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How can you rotate a quad around its center?

This is what I am trying to do but it is not working:

    GL11.glTranslatef(x-getWidth()/2, y-getHeight()/2, 0);      
    GL11.glRotatef(30, 0.0f, 0.0f, 1.0f);
    GL11.glTranslatef(x+getWidth()/2, y+getHeight()/2, 0);  
        DRAW

my main problem is that it renders it off the screen..

draw code:

    GL11.glBegin(GL11.GL_QUADS);
    {
        GL11.glTexCoord2f(0, 0);
        GL11.glVertex2f(0, 0);
        GL11.glTexCoord2f(0, getTexture().getHeight());
        GL11.glVertex2f(0, height);
        GL11.glTexCoord2f(getTexture().getWidth(), getTexture().getHeight());
        GL11.glVertex2f(width,height);
        GL11.glTexCoord2f(getTexture().getWidth(), 0);
        GL11.glVertex2f(width,0);
    }
    GL11.glEnd();
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  • \$\begingroup\$ That looks mostly correct except that the first translation needs to be negated ie GL11.glTranslatef(-(x-getWidth()/2), -(y-getHeight()/2), 0); \$\endgroup\$ – Michael Slade Nov 16 '12 at 13:44
  • \$\begingroup\$ doesn't work it renders it somewhere off the screen \$\endgroup\$ – Trixmix Nov 16 '12 at 13:52
  • \$\begingroup\$ Michael Slade comments seems right, but just remove the parenthesis. Like: GL11.glTranslatef(-x-getWidth()/2, -y-getHeight()/2, 0); \$\endgroup\$ – Allan Hasegawa Nov 16 '12 at 15:10
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The quad's center is the position (0, 0, 0) in local space. Local space is the space in which you define your vertex positions.

For instance, if you draw your quad using the opengl glvertex* commands, you should specify each vertex relative to (0, 0, 0):

glBegin(GL_QUADS);                  // Draw A Quad
glVertex3f(-1.0f, 1.0f, 0.0f);      // Top Left
glVertex3f( 1.0f, 1.0f, 0.0f);      // Top Right
glVertex3f( 1.0f,-1.0f, 0.0f);      // Bottom Right
glVertex3f(-1.0f,-1.0f, 0.0f);      // Bottom Left
glEnd();                            // Done Drawing The Quad

The code was taken from the NeHe website: Your First Polygon

If you draw your quad like this, each rotate command will rotate the quad around it's center. That's because the rotation matrix will be multiplied with each vertex position, which will result in the vertex being rotated around (0, 0, 0).

You should have a look at the NeHe article, it's a good starting point. Also have a look at the other articles there: http://nehe.gamedev.net/tutorial/lessons_01__05/22004/ ( there's one dealing with rotations in particular ).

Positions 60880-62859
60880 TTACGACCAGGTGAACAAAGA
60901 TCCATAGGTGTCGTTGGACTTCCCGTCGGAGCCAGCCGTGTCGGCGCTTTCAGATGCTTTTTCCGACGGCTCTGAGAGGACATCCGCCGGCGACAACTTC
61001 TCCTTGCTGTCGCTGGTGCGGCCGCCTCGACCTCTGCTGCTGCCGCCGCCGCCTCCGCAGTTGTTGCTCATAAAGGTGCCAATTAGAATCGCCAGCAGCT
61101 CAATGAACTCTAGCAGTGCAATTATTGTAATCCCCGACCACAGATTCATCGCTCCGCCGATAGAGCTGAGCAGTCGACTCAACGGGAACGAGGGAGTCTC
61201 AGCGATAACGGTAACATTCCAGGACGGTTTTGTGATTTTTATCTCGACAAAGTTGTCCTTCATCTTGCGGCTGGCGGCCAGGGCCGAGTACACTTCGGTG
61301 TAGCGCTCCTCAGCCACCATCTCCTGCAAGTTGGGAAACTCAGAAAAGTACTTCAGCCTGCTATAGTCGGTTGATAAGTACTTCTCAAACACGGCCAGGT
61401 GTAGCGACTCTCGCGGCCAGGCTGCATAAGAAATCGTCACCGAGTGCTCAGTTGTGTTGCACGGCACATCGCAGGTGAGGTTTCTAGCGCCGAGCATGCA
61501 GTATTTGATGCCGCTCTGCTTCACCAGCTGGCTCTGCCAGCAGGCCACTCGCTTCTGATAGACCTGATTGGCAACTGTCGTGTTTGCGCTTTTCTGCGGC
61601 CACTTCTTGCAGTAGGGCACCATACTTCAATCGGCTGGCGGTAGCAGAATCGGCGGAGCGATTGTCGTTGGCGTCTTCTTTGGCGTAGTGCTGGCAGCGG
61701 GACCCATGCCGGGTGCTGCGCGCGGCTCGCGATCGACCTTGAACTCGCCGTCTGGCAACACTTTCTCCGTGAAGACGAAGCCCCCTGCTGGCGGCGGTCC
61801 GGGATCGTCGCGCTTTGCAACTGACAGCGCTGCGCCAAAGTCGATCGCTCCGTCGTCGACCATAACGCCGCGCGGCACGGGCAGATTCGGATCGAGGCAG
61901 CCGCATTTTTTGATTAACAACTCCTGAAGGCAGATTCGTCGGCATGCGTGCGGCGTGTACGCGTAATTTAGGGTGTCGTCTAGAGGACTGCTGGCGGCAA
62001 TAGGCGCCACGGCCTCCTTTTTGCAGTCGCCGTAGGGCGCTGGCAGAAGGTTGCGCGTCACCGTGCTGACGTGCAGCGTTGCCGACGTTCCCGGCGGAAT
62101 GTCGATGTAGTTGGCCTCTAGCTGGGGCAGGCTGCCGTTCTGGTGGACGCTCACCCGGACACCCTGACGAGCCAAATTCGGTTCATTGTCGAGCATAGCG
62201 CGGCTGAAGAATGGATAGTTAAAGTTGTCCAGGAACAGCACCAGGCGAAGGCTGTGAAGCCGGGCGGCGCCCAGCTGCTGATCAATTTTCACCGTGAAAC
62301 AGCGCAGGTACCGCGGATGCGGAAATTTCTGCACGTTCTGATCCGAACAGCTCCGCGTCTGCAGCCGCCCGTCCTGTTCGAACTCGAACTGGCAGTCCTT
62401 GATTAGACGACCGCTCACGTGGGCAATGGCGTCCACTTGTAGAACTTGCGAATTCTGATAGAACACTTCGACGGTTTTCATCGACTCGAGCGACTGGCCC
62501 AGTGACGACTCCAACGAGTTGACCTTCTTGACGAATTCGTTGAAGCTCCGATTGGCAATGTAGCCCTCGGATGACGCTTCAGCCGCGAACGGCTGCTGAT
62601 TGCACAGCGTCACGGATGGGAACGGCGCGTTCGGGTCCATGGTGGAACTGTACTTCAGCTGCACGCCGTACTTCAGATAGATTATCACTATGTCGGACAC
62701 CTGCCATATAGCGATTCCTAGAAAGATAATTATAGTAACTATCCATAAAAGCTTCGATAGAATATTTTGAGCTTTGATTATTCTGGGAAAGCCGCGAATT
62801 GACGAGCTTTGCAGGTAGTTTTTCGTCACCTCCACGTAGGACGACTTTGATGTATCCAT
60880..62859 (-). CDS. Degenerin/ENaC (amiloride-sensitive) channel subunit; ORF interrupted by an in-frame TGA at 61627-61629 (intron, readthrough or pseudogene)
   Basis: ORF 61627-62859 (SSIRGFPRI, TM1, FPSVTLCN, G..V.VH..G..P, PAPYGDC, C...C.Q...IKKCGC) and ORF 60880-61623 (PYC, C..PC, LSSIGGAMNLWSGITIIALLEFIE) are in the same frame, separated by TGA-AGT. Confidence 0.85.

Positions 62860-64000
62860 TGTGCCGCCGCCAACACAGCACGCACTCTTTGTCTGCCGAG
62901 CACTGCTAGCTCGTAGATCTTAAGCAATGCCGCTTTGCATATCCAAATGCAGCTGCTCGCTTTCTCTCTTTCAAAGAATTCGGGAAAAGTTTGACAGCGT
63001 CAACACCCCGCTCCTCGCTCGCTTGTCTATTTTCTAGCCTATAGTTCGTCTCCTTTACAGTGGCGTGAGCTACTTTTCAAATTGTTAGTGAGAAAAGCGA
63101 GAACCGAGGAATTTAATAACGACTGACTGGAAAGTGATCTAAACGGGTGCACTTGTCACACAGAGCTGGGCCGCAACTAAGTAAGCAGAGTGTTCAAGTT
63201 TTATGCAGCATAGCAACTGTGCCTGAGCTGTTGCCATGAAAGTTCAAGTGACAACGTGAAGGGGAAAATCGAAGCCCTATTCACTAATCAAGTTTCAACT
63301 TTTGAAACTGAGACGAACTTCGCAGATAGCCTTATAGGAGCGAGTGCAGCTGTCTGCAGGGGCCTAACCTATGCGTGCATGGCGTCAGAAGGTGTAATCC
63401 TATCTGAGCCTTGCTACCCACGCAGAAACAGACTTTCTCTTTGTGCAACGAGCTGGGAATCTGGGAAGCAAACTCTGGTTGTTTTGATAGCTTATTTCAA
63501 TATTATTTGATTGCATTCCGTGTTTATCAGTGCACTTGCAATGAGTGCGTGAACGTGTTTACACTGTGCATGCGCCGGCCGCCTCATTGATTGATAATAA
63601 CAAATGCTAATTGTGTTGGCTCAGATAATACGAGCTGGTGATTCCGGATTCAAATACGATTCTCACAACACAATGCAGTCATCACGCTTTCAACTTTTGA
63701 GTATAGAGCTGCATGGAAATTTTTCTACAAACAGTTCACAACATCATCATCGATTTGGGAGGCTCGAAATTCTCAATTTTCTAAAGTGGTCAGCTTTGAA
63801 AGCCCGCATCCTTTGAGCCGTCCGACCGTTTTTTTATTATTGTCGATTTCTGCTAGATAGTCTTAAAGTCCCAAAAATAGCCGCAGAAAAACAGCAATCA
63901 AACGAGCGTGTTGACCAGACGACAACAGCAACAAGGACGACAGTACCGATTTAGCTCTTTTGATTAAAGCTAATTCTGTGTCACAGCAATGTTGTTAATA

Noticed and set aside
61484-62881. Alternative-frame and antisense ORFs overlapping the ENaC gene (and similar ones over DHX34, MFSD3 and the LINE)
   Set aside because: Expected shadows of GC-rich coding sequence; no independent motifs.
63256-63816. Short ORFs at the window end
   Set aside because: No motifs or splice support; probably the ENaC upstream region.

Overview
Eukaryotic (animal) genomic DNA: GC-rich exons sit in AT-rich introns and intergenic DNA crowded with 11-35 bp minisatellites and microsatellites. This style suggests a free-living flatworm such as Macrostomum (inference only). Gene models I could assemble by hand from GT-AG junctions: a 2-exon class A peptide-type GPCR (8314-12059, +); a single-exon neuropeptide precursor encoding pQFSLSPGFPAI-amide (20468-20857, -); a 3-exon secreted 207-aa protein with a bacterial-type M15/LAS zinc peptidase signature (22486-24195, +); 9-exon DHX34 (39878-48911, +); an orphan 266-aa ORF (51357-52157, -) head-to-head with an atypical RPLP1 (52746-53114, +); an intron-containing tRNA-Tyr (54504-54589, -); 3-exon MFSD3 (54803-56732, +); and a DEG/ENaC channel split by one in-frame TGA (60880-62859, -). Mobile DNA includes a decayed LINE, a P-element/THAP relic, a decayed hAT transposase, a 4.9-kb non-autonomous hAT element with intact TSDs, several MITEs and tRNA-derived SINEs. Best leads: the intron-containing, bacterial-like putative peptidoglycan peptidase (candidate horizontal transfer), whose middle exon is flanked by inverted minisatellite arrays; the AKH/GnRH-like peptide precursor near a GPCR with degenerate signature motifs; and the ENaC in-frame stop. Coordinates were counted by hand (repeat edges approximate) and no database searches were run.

EDIT:

You're drawing the quad relative to the lower left corner, so in order to match the center of the quad with the object space origin, you should first translate it by ( -width()/2, -height()/2, 0 ). Keeping in mind that matrices are multiplied in the reverse order, I would try something like:

GL11.glTranslatef(x+getWidth()/2, y+getHeight()/2, 0); // M1 - 2nd translation
GL11.glRotatef(30, 0.0f, 0.0f, 1.0f);                  // M2
GL11.glTranslatef( -getWidth()/2, -getHeight()/2, 0);  // M3 - 1st translation

Matrices are multiplied in order, and then multiplied on the left side with the vertex. So the resulting formula would be M1 * M2 * M3 * V. Notice that V is first multiplied by M3, so that's the matrix we use to translate the quad into the origin.

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I'm not sure what x & y do in your code, you just need;

GL11.glTranslatef(-getWidth()/2, -getHeight()/2, 0);      
GL11.glRotatef(30, 0.0f, 0.0f, 1.0f);
GL11.glTranslatef(+getWidth()/2, +getHeight()/2, 0);  
    DRAW

Looking at your drawing code, the centre of the quad seems to be [getWidth()/2, getHeight()/2], so you need to translate the centre to the origin, rotate, and translate back again

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If you don't want to use glRotatef(), you can use this method with x,y the coordinates of quad(top-left) and sx : the weight and sy : the height.

rotation+=45;
double rot = Math.toRadians(rotation);
double rot2 = Math.toRadians(rotation+90);
double rot3 = Math.toRadians(rotation+180);
double rot4 = Math.toRadians(rotation+270);

float cx = x+sx/2;
float cy = y+sy/2;

float x1 = cx-(float)Math.cos(rot)*sx;
float y1 = cy-(float)Math.sin(rot)*sy;

float x2 = cx-(float)Math.cos(rot2)*sx;
float y2 = cy-(float)Math.sin(rot2)*sy;

float x3 = cx-(float)Math.cos(rot3)*sx;
float y3 = cy-(float)Math.sin(rot3)*sy;

float x4 = cx-(float)Math.cos(rot4)*sx;
float y4 = cy-(float)Math.sin(rot4)*sy;

GL11.glBegin(GL11.GL_QUADS);
    GL11.glTexCoord2f(0f, 0f);  GL11.glVertex2f(x1, y1);
    GL11.glTexCoord2f(1f, 0f);  GL11.glVertex2f(x2, y2);
    GL11.glTexCoord2f(1f, 1f);  GL11.glVertex2f(x3, y3);
    GL11.glTexCoord2f(0f, 1f);  GL11.glVertex2f(x4, y4);    
GL11.glEnd();   
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  • 2
    \$\begingroup\$ This is a little wasteful, since you compute the same two values 8 times combined. cos(rot2) = -sin(rot) and sin(rot2) = cos(rot) and this pattern repeats for the rest. So you can cut your trig operations down to a quarter of what you have here. \$\endgroup\$ – DMGregory May 31 '17 at 19:40
  • \$\begingroup\$ You only need to calculate the position of the top right vertex. The other three vertices can be derived by negating and swapping coordinates (much faster than computing cos and sin). You also need to multiply the top right vertex by sqrt(2) or your quad will be slightly smaller than it should be. Imagine a right angled triangle where the two side lengths are 1. The hypotenuse would be sqrt(2). \$\endgroup\$ – Indiana Kernick May 4 '18 at 23:06

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